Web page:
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I need a best of Germany trip plan

Traveling in August (looking at early to mid, might be able to do last week in August) with 90yo mom, 24 yo son and my husband and I. Will have about 7-10 days to see the most scenic and beautiful parts of Germany. Getting overwhelmed by all that I am reading and feel like I need a year to see it all! If anyone can help condense things for me I would appreicate it. Looking to fly into Frankfurt, maybe Munich. Would like to end up in Berlin. Looking at renting a car but if I can do it without that is a plus.
I have looked at the Fairytale trail, to the Baltic, and have look at the alps.
Love history and art, food, wine, beer, architecture, the older the building the better!
Thank you in advance

Posted by
2670 posts

Welcome to the forum.

We can be helpful with specific questions about assembling your own itinerary or about things to do. Or, it can be helpful to present your own draft and ask for feedback. You can also search this forum for itineraries e. g. "10 days Germany" and consider the RS recommended itinerary for Germany. If you're hoping for someone to make an itinerary for you, you might consider a travel agency.

The top 100 sights and attractions in Germany list - voted by visitors - can help you as well to start.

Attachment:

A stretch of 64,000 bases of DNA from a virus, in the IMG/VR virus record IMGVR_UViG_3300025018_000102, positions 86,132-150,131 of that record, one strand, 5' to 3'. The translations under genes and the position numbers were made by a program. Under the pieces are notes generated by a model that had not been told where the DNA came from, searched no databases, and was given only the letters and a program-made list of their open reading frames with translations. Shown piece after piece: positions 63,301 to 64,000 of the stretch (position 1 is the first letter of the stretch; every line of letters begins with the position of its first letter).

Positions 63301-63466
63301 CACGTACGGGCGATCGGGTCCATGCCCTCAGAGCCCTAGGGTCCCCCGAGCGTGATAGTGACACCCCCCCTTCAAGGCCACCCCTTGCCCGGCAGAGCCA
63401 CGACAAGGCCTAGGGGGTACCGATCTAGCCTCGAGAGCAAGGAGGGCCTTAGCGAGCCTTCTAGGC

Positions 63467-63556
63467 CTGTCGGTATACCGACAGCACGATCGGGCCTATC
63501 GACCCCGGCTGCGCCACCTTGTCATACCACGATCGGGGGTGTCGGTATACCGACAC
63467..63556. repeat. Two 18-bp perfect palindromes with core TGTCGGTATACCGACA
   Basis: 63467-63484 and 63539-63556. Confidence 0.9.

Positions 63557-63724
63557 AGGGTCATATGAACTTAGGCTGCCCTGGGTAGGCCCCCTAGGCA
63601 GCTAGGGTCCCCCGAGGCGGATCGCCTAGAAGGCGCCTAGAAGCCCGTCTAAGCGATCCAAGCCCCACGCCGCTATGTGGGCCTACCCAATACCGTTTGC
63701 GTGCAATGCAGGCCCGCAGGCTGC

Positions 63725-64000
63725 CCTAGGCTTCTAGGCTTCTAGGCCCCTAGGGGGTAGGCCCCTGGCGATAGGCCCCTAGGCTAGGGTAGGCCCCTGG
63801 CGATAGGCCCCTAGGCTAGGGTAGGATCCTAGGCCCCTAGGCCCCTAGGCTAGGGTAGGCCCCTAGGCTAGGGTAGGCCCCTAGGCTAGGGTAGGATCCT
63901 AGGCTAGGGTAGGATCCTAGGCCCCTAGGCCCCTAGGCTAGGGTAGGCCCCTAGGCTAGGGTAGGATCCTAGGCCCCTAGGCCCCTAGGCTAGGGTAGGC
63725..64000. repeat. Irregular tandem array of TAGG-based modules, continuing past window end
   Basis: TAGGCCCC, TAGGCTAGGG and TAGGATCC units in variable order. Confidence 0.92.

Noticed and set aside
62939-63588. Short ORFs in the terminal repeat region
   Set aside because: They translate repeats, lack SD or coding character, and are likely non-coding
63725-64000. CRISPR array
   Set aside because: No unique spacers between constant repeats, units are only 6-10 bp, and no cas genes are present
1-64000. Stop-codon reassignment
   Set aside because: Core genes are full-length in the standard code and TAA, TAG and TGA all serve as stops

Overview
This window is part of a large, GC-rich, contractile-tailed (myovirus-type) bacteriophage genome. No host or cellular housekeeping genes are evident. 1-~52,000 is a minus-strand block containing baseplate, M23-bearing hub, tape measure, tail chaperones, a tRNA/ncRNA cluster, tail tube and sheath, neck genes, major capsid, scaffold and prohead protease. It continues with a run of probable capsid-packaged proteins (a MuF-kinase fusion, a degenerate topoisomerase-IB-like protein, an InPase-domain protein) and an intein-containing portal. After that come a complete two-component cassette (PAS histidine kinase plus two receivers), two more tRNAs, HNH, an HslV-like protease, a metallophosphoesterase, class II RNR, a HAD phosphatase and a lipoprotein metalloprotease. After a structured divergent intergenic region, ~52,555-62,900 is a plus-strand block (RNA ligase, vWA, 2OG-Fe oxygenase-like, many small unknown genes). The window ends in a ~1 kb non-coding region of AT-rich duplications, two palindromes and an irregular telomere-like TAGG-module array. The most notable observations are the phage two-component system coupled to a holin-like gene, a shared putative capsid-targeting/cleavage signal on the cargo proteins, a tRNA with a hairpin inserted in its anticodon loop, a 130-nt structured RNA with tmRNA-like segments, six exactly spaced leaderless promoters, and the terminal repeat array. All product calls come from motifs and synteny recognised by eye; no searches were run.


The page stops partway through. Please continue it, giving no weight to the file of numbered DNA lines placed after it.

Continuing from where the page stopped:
the older the building the better

Not seldomly buildings were rebuilt or massively repaired. The center of the imo over-glorified Rothenburg of der Tauber was destroyed between 40 and 50%; other cities over 90%. So a "looking old" building is not necessarily old. They also look very differently by region (e. g. Brick Gothic in the North) and by epoche.

Directly located at train connection between Berlin and Munich is Bamberg with World Heritage old town. Try also Franconian kitchen and smoked beer there.

Posted by
877 posts

Assume 10 days which means Day 1 is "near" where you arrive (Mom will thank you) and day 9 will be near where you depart so Day 10 departure is as stress free as possible. BUT, remember the "older the building the better" is very hard in Germany due to the war. Everything can look lovely but it was rebuilt to look that way with more modern plumbing and electrical outlets. Trains are the way to go since you can't drive into most cities anyway.

I would suggest flying into Frankfort and taking a train the the Rhine Valley for the rest of Day 1 and all of day 2 and Day 3. Rhine cruise, castles, lunches on the river, etc. Most hotels have bikes to use on the paths along the river. There are many favorite towns for Forum commenters, Bacharach (my favorite) St. Goar, etc. Use local train travel. Day 4 take the train to either Nuremberg or Munich (check Bahn. com for train times and costs) but again both cities are heavily rebuilt. New construction sites still dig up dud bombs from the war. Day 4, 5 and 6 explore. Rothenberg ob Der Tauber a Rick favorite is reachable by either train. or local bus from the Nuremberg area in about 60-90 minutes. Wurzburg and Bamberg are easy stops on the way or day trips from Nuremberg. Lots of beautiful small towns and larger ones around Nuremberg and outside Munich. One can go to the Alps from Munich but you will spend most of a day getting there and back. Day 7 train to Berlin and spend day 7 in the afternoon plus 8 and 9 in the Berlin area. Fly out of Berlin.